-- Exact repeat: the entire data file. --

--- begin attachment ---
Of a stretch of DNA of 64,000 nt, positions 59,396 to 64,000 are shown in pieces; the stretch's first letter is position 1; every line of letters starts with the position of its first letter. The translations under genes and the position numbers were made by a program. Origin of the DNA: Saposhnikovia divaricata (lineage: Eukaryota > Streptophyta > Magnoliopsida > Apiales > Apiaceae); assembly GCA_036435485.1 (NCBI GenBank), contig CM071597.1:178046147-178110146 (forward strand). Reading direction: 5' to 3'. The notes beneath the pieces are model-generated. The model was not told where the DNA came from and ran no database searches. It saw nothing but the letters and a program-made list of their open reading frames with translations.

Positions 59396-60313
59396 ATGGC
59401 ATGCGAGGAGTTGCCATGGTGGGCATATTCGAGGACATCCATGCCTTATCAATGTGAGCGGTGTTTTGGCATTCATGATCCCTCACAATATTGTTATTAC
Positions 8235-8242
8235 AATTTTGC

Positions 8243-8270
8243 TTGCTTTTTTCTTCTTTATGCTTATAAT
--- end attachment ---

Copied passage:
Of a stretch of DNA of 64,000 nt, positions 59,396 to 64,000 are shown in pieces; the stretch's first letter is position 1; every line of letters starts with the position of its first letter. The translations under genes and the position numbers were made by a program. Origin of the DNA: Saposhnikovia divaricata (lineage: Eukaryota > Streptophyta > Magnoliopsida > Apiales > Apiaceae); assembly GCA_036435485.1 (NCBI GenBank), contig CM071597.1:178046147-178110146 (forward strand). Reading direction: 5' to 3'. The notes beneath the pieces are model-generated. The model was not told where the DNA came from and ran no database searches. It saw nothing but the letters and a program-made list of their open reading frames with translations.

Positions 59396-60313
59396 ATGGC
59401 ATGCGAGGAGTTGCCATGGTGGGCATATTCGAGGACATCCATGCCTTATCAATGTGAGCGGTGTTTTGGCATTCATGATCCCTCACAATATTGTTATTAC
Positions 8235-8242
8235 AATTTTGC

Positions 8243-8270
8243 TTGCTTTTTTCTTCTTTATGCTTATAAT